If you did a survey of all the top makers today, you would find so many variations in all that is involved in making, that once you eliminated everything, you would be left with only the maker!

Like it or not, what made Antonio Stradivari, Antonio Stradivari is long gone and the likes of which, will never be seen again.

Does anyone think Antonio knew what it was that made him him? :huh:

Now for the brighter side, what makes NewNewbie, NewNewbie is long gone and the likes of which, will never be seen again ....either! :lol::huh::P:rolleyes:

Adios Muchachos! ;)

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One more possible reason for a "secret" existing is that the posessor of it has gotten tired of getting shot down for doing what "everybody knows" is no good. So he/she simply quits talking about it. Whatever it is the maker is doing seems to work, and no further discussion is invited. (shellac ground, or whatever...) Condemnation for straying from herd-central can be pretty discouraging.

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The idea that there is one specific secret that is the magic bullet to violins seems more of an American idea to me. I would like my European counterparts to comment, confirm or correct me if I am wrong, but I always thought that the main thought in Europe is that there are no real "secrets", just 30 years or so of experience. I am under the impression that most everybody in the business or not in Europe understand this. I know a lot of people in the business here in the states think the same way, but beginning makers and the general public seem obsessed with the idea that a person only has to discover the "secret" and then they can make very successful instruments.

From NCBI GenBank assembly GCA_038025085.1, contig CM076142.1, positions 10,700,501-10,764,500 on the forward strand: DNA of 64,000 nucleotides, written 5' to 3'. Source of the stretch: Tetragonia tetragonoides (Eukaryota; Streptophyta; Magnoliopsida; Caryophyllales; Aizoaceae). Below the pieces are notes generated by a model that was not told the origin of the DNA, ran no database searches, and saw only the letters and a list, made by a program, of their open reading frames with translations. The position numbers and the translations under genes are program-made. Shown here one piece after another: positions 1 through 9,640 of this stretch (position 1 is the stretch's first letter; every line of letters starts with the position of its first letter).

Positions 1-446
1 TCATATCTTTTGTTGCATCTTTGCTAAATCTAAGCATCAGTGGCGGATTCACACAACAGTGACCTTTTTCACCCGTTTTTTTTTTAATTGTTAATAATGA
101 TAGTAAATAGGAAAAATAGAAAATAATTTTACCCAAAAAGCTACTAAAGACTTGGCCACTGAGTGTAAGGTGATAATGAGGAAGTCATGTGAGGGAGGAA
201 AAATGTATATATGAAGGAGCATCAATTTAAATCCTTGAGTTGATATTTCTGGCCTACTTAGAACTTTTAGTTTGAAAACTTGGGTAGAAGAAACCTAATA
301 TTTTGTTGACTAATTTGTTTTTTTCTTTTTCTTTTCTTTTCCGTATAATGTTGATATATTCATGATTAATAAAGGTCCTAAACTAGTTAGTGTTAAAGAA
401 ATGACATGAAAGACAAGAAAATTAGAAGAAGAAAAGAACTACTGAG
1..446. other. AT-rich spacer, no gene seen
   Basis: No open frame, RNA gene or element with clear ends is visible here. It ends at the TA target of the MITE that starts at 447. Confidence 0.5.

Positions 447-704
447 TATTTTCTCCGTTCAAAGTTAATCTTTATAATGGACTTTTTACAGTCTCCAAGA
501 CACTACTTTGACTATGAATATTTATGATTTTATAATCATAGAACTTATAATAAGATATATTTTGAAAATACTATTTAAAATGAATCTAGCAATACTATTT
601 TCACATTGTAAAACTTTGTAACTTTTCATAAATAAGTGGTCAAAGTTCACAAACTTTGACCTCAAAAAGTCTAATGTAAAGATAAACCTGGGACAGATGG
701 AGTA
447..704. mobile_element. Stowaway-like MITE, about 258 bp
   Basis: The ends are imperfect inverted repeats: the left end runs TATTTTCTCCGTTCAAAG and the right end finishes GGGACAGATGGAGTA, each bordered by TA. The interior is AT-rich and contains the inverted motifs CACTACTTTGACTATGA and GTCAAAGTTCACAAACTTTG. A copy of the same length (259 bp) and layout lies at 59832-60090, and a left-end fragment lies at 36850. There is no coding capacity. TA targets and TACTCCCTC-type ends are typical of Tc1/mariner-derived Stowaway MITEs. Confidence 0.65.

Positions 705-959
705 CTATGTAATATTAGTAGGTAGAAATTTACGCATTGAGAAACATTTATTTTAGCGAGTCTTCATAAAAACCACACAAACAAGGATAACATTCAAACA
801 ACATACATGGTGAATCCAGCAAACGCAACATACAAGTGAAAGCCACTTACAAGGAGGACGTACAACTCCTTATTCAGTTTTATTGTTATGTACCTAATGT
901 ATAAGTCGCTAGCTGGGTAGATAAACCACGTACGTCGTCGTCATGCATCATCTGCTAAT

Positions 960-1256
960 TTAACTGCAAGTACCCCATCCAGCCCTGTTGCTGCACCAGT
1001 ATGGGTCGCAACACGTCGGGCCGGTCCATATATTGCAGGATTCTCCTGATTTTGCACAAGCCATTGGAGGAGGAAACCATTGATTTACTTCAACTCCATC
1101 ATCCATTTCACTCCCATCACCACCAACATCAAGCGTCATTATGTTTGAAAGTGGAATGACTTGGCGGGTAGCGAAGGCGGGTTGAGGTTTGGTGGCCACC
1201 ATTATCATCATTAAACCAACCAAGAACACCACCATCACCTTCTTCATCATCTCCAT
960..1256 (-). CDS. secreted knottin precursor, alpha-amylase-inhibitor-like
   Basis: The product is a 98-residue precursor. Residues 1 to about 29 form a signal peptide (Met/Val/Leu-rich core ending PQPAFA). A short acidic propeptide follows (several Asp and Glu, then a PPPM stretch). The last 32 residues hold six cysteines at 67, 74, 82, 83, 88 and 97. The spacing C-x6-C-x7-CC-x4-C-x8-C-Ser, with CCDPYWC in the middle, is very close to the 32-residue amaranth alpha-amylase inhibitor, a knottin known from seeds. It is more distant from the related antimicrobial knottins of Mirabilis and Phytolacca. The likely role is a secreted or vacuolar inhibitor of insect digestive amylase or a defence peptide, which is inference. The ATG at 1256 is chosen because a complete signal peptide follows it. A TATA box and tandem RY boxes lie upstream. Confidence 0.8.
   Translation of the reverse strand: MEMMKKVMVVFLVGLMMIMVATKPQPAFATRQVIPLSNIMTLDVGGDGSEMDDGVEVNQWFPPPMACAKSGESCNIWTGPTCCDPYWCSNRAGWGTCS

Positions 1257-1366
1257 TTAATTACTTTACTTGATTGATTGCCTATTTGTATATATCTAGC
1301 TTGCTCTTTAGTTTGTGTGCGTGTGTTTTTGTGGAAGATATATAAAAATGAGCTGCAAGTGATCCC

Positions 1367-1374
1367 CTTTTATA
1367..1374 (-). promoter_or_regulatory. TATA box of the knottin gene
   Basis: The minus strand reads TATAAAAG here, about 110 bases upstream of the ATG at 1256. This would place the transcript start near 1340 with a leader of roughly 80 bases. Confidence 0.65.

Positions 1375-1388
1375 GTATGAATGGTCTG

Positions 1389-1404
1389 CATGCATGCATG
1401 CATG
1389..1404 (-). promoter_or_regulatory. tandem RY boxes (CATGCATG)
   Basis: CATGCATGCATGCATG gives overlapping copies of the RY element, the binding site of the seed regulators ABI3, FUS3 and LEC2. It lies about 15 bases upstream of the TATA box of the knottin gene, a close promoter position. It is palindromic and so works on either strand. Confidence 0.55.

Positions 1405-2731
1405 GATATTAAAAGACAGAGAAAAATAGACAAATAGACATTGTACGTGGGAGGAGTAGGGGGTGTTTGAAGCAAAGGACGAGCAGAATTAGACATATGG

It seems linked to our culture here. People here love the idea of someone who can go from rags to riches by discovering or inventing some thing.

Am I right in this thinking?

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One more possible reason for a "secret" existing is that the posessor of it has gotten tired of getting shot down for doing what "everybody knows" is no good. So he/she simply quits talking about it. Whatever it is the maker is doing seems to work, and no further discussion is invited. (shellac ground, or whatever...) Condemnation for straying from herd-central can be pretty discouraging.

like using asphalt colorant... ?

(A huge open "secret" nobody will consider, and yet, my very best violin (by far - looking and sounding) is covered with the stuff. And you're right about one thing - I don't even try to get people to experiment with it anymore)

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Am I right in this thinking?

I believe so.

Mostly I posted this here because I have seen both ends of this spectrum recently - one who believes he's "missed the boat" and one who implies he possesses special hidden knowledge.

In my universe (I believe in quantum physics...) both views are slightly right and left of center.

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Call me quasi-cynical and a person with many many more questions than answers about Cremonese lutherie, but IF there was a "Cremona Code":

1. Why do Andrea Amati's violins sound nasal, i.e., was it his 'goal' to produce nasal-sounding instruments? Perhaps if there was some sort of "acoustic code", Amati himself was unsure of how to apply it.